Astronomy & Astrophysics Seminar: Relaxation in Fuzzy Dark Matter
Ben Bar-Or, IAS
Dark matter may be composed of light bosons, with a de Broglie wavelength comparable to the size of small galaxies. Such “fuzzy” dark matter (FDM) behaves like cold dark matter (CDM) on much larger scales than the de Broglie wavelength but may resolve some of the challenges faced by CDM in explaining the properties of galaxies on small scales. Because of its wave nature, FDM exhibits stochastic density fluctuations on the scale of the de Broglie wavelength. The gravitational field from these fluctuations scatters stars and black holes, causing their orbits to diffuse. I will show that this relaxation process can be analyzed with the same tools used to analyze classical two-body relaxation in an N-body system, and can be described by treating the FDM fluctuations as classical quasiparticles with an effective mass comparable to the mass of supermassive black holes. I will argue that this relaxation mechanism may stall the inspiral of supermassive black holes or globular clusters due to dynamical friction and can heat and expand the central regions of galaxies. I will also show that this framework can be generalized to include the gravitational interaction of the FDM with itself, which will help us to understand the onset and formation of the soliton.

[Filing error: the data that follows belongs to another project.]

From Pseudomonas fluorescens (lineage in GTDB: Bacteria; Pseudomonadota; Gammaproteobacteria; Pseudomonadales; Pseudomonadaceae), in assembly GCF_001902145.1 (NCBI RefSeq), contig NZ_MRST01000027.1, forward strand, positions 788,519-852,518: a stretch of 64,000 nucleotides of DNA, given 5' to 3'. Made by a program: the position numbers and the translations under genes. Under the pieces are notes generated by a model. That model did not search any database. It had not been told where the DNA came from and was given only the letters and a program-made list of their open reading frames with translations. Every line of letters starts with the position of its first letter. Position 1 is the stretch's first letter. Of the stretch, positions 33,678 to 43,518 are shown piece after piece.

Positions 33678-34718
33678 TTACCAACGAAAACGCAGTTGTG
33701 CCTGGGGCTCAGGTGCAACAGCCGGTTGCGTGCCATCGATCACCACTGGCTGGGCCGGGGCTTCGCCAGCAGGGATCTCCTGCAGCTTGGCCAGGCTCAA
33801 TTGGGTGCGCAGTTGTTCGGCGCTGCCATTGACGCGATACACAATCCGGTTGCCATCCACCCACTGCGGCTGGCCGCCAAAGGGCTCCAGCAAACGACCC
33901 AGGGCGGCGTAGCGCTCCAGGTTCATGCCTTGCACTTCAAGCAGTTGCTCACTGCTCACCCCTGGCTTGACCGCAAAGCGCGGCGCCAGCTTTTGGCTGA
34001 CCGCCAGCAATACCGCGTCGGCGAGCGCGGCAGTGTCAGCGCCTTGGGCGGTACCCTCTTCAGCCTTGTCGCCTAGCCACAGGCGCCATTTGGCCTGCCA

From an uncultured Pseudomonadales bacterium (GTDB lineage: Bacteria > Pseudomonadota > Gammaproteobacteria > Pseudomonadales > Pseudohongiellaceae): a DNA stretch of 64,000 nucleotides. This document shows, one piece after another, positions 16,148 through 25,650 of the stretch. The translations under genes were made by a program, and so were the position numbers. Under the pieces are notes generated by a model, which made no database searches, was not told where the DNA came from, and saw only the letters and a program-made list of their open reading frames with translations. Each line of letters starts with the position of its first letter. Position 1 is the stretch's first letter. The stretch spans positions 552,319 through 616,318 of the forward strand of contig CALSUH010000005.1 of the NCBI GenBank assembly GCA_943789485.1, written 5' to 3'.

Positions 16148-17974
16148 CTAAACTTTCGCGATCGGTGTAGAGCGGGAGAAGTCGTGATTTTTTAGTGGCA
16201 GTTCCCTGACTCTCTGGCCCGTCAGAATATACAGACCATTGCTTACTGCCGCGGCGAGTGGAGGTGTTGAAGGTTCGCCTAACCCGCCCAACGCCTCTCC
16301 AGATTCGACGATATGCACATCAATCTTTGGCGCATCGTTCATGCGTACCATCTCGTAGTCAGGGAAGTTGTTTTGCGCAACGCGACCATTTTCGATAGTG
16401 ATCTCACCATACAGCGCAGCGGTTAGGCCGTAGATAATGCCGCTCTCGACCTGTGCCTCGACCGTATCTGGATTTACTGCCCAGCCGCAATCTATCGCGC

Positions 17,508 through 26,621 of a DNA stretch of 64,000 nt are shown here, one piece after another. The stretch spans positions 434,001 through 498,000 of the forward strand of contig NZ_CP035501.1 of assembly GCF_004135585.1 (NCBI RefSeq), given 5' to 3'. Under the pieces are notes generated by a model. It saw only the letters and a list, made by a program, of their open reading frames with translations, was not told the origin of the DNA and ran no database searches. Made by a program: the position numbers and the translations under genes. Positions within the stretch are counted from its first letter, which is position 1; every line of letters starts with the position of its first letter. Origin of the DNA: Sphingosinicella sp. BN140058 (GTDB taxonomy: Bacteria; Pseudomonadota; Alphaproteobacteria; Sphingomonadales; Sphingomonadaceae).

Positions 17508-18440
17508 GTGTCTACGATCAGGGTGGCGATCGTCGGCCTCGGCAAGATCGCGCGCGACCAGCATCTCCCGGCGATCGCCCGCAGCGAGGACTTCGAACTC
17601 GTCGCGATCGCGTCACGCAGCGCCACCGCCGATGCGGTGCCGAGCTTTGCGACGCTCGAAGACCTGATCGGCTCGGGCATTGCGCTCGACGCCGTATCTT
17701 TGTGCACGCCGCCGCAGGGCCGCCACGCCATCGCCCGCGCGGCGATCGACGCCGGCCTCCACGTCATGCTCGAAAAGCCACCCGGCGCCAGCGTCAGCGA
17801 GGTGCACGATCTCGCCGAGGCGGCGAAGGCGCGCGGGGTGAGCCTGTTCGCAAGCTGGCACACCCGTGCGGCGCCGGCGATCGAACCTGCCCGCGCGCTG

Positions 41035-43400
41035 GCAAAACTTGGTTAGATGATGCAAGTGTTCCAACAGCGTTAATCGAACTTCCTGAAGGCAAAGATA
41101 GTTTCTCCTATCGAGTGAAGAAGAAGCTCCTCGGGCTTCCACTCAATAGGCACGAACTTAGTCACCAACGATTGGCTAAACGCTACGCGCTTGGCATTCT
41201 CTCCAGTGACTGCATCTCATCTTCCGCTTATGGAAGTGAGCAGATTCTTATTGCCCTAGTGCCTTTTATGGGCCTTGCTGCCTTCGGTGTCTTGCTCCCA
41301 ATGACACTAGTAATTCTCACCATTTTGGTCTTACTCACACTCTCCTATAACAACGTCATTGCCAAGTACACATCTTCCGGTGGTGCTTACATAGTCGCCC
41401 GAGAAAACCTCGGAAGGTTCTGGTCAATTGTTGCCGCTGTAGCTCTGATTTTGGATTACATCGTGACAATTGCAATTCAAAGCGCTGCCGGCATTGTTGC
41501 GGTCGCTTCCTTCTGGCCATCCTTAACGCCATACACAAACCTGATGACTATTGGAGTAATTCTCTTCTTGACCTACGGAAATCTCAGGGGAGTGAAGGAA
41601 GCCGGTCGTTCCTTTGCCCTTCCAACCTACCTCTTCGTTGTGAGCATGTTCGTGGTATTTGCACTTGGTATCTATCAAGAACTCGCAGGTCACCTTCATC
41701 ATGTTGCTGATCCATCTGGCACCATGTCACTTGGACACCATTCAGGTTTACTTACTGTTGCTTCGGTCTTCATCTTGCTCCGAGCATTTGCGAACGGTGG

Seminar Organizer: Dr. Omer Bromberg